Advantages and Disadvantages of Realism and Anti-realism

Realism Anti-Realism
a) Accords with prima facie view of scientists' own       self-image of what science is and does: science accumulates truth over time and discovers unobservable causes.

b) Can explain increasing success of science over time, because our theories are "converging" on the truth.

c) Preserves the view that scientific explan- ations provide unobservable causes of observed phenomena.

d) Science seen as discovery, not invention

e) Theory-ladeness of observation is not a problem because if theories are approximately true the fact that observation depends on them does not weaken their probability of objective truth.

f) Explains why sciences unify to form a single account of nature because in spite of their different starting pint all science are providing an account of the same one and only "real world."

a) Minimizes ontological commitment; accords with "Occam's Razor" by not positing any more entities than are necessary to explain the observed world.

b) Can explain the increasing success of science pragmatically by the fact that those methods which prove to be successful are retained while those that prove less successful are discarded; a "survival of the fittest" with respect to scientific methods.

c) "Empirical adequacy" is the ultimate criterion for theory acceptance, not truth, which is irrelevant to theory acceptance.

d) Does not require problematic commitment to correspondence theory of truth.

e) Avoids problems of convergence on truth and/or approximate truth.

e) It allows theoretical invention to be "free" from the constraints of having to be compatible with all other theories; thereby encouraging theoretical creativity.

f) Quantum mechanics has for 75 years offered the most basic understanding of the structure of matter, yet the only interpretation that does not involve extravagant claims or paradoxes appears to require abandoning realism.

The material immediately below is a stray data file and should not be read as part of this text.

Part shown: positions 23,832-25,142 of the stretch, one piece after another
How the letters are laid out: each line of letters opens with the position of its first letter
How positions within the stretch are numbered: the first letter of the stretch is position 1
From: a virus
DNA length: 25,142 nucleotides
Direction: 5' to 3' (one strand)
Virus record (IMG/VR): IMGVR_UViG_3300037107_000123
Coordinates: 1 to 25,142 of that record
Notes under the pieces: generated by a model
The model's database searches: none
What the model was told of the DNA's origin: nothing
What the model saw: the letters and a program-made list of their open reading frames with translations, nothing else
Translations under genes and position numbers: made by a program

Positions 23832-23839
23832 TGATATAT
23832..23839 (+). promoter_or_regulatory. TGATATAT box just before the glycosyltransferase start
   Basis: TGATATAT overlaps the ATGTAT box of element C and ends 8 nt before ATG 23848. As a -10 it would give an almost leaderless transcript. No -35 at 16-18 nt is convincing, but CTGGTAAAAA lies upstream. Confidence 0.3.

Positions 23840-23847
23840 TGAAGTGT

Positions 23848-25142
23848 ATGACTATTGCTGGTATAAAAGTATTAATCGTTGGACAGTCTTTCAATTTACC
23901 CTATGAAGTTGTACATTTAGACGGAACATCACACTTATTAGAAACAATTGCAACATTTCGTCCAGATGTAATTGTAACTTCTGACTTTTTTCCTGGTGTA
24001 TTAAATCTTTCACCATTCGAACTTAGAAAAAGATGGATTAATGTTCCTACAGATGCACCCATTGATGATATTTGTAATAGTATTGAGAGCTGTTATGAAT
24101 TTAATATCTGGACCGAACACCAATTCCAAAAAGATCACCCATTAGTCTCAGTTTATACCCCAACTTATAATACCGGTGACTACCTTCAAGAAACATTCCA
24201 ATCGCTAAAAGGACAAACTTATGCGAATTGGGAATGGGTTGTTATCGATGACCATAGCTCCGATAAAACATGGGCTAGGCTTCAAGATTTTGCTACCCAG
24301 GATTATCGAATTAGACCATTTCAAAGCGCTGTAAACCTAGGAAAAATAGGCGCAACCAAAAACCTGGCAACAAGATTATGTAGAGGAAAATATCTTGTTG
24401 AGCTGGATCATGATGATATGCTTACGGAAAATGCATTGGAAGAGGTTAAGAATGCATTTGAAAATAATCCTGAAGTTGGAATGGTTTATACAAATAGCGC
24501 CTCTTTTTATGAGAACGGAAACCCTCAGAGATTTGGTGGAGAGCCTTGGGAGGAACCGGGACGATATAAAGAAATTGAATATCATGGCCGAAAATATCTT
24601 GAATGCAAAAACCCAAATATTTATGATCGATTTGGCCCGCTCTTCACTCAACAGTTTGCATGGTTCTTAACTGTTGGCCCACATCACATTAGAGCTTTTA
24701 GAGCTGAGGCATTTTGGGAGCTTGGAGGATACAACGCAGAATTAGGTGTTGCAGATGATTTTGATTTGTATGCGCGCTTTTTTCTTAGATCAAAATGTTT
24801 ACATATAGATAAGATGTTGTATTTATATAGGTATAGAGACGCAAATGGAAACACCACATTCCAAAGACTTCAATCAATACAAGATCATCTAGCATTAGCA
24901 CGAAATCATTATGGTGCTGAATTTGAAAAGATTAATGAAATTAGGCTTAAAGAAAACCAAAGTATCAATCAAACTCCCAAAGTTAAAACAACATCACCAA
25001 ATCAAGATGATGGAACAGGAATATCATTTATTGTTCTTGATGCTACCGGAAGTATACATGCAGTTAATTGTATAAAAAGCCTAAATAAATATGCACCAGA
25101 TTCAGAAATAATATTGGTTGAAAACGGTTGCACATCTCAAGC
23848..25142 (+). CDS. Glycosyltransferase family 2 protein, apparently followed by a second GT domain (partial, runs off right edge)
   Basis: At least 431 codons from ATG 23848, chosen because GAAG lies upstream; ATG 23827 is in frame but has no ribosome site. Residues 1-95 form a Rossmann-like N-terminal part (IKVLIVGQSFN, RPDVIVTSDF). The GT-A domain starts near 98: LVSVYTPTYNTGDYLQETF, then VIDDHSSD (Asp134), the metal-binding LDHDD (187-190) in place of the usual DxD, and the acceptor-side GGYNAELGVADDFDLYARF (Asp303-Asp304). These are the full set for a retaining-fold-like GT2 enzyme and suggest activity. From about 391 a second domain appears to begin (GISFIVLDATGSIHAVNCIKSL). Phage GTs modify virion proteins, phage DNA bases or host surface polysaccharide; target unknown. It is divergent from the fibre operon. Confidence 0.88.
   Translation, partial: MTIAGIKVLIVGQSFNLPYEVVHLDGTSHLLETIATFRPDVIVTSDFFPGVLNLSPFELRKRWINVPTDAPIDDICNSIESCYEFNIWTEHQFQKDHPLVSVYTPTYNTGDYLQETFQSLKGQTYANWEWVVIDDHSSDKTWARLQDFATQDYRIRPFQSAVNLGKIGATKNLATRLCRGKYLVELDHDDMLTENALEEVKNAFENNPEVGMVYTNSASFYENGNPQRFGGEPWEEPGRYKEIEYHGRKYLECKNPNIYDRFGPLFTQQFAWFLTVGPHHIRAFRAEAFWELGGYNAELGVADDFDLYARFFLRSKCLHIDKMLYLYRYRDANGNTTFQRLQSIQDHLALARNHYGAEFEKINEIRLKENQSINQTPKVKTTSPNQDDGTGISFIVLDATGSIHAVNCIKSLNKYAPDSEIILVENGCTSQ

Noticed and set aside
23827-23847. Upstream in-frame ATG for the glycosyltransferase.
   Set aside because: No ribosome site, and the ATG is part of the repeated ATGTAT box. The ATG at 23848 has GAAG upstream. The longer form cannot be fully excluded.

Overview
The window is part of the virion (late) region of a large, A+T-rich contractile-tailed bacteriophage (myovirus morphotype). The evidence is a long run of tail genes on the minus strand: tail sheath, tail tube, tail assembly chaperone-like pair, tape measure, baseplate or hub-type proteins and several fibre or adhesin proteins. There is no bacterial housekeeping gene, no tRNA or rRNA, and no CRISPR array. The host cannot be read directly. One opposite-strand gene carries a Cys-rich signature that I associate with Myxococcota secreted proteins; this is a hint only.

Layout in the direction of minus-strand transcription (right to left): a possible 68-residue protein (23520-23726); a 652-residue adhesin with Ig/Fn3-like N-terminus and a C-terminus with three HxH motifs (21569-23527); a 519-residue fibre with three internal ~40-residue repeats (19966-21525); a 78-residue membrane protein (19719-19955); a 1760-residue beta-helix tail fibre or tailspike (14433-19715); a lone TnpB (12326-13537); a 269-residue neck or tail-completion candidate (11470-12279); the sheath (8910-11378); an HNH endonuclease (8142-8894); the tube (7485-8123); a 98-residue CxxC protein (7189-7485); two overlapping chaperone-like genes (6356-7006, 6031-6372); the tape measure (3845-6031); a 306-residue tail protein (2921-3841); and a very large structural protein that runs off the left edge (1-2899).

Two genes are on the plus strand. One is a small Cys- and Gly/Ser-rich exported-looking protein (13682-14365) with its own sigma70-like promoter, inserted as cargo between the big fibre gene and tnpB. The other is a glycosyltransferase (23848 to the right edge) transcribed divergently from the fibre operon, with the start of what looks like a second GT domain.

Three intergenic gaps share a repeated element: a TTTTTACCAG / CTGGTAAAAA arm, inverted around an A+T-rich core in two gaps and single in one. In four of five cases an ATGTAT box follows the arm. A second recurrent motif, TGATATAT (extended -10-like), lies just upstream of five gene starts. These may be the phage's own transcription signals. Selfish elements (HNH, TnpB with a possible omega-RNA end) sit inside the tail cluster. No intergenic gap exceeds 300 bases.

a) Correspondence theory of truth makes truth "epistemologically utopian"; there is no way to know whether your theory corresponds to an independent reality.

b) There is no non-vague theory of approximate truth; yet without such a notion the idea of "approaching" or "converging on" the truth is meaningless. 

c) The "truth" of the non-observational parts of theories is irrelevant to theory acceptance; acceptance is a function of empirical adequacy and pragmatic considerations.

d) The "disastrous metainduction": Every past theory has ultimately been proven false, therefore it is probably that all of our present theories will eventually be falsified, therefore it is irrational to hold science aims at the truth.

e) Reference to non-observable entities must be fixed independently of theories, because we can adopt newer and better theories about the same non-observable entities; yet we have no way to know about such entities without the theories we employ; abandonment of old theoreis implies abandoning ontological commitments of these theoretical "fictions."

f) Quantum mechanics has for 75 years offered the most basic understanding of the structure of matter, yet it seems to resist any possible realistic interpretation that does not involve extravagant claims or paradoxes.

a) Commits the "pragmatist blunder" of confusing the question of why we "accept" theories with what makes them acceptable; what allows a theory to provide empirically adequate answers is its a correspondence to the nature of the world, not because we accept it.

b) The success of science is not explained by the fact that we continue to select successful methods, because the methods would not be successful if it were not for the at least partial truth of the theories on which the methods are based.

c) All empiricist anti-realisms rely on a strong distinction between the observable and the unobservable; such a distinction cannot be drawn independently of theory and is constantly changing over time.

d) Anti-realist use of "observational" as that which can be perceived by human beings does not accord with scientific use of  "observational"; the distinction is too "anthropocentric."

e) Unity of science would require a "cosmic co-incidence" that calculations of fundamental theoretical parameters yields the same answer when calculated from totally different theories.